In the light of the American led reaction to the 9/11 suicide attacks, argues Baudrillard, it would seem that the terrorist wager is working, events seem to have unfolded very much according to the terrorist script.  The most recent wars in Afghanistan and Iraq – wars effectively won in advance – have failed in their mission to “shock and awe”.  The inability to find weapons of mass destruction, the humiliation of Saddam Hussein, the failure to quell local and national resistance and the lack of a coherent plan for post-war Iraq in particular has meant that what was designed to be a public relations victory has turned into a show of bad conscience for the West.  And for Baudrillard, nowhere was and is this bad conscience more in evidence than in the images beamed across the world of various prisoner abuse scandals.  As he argues in his essay “War Porn”

These images are as murderous for America as those of the World Trade Centre flames.  Nevertheless, America in itself is not on trial, and it is useless to charge the Americans: the infernal machine exploded in literally suicidal acts.  In fact, the Americans have been overtaken by their own power.  They do not have the means to control it.  And now we are part of this power.  The bad conscience of the entire West is crystallised in the burst of sadistic laughter of the American soldiers, as it is behind the construction of the Israeli wall.  This is where the truth of these images lies; this is what they are full of: the excessiveness of a power designating itself as abject and pornographic.25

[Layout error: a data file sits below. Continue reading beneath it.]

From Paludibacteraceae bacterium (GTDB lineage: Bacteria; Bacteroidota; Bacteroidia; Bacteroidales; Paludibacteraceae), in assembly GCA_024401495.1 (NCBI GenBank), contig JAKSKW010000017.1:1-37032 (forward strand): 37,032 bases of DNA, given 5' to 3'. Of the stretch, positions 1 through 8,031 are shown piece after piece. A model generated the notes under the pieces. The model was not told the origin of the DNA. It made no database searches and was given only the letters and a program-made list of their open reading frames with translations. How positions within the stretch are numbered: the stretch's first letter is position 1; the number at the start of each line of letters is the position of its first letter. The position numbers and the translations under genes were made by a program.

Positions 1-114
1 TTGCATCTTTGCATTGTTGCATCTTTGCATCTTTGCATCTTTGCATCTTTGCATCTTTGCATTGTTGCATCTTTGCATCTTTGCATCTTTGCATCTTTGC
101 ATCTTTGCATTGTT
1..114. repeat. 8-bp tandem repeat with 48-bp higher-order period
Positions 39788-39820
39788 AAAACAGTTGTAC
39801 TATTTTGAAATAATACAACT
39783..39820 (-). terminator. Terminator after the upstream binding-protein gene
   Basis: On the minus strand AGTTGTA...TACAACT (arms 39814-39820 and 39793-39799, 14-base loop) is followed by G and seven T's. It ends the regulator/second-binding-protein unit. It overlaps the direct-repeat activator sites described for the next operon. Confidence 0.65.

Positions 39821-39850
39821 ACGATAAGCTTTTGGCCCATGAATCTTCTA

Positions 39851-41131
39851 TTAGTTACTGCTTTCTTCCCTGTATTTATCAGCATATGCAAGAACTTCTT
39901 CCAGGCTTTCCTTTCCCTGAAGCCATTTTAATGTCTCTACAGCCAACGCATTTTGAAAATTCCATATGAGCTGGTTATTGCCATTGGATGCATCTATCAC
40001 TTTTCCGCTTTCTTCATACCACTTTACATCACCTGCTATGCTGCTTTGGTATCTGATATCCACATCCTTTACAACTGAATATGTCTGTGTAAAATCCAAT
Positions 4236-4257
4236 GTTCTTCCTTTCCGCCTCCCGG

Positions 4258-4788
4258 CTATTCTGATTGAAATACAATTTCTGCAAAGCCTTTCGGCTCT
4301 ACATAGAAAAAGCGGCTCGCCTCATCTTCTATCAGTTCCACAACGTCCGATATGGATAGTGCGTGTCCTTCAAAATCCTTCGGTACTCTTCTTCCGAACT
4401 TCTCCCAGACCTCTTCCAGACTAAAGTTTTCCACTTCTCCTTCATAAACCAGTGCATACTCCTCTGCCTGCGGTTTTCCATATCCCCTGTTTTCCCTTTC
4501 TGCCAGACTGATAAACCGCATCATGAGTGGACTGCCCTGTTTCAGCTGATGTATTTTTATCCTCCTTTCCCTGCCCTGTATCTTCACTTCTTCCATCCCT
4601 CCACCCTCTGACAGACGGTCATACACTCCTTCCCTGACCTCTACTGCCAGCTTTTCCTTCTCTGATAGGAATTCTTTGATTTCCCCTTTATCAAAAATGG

But while Baudrillard speaks of the “truth of these images”, he is keen to point out that “truth” is not veracity.  Whether these pictures of prisoner abuse are true or false remains somewhat uncertain.  But the point he is making is that it is their import which counts; the manner in which they are definitively integrated into the war.  Thus they don’t represent the war anymore – they involve neither distance, perception nor judgment – rather, precisely because of this their specific violence adds to the specific violence of the war.  And so the typical Baudrillardian trope of reversibility gets articulated again, here is that reversing irony; the irony of our aestheticized culture: that the same techno-media apparatus that enabled the Western military to control, produce and direct coverage of the war, ultimately proves self-defeating.  As Baudrillard telling states: “There exists in all of this…an immanent justice of the image: those who live by the spectacle will die by the spectacle.  Do you want to acquire power through the image? Then you will perish by the return of the image”.26  And so no matter how many soldiers are tried and convicted of the abuse of the Iraqi prisoners in their care, the damage has been done: America has electrocuted itself.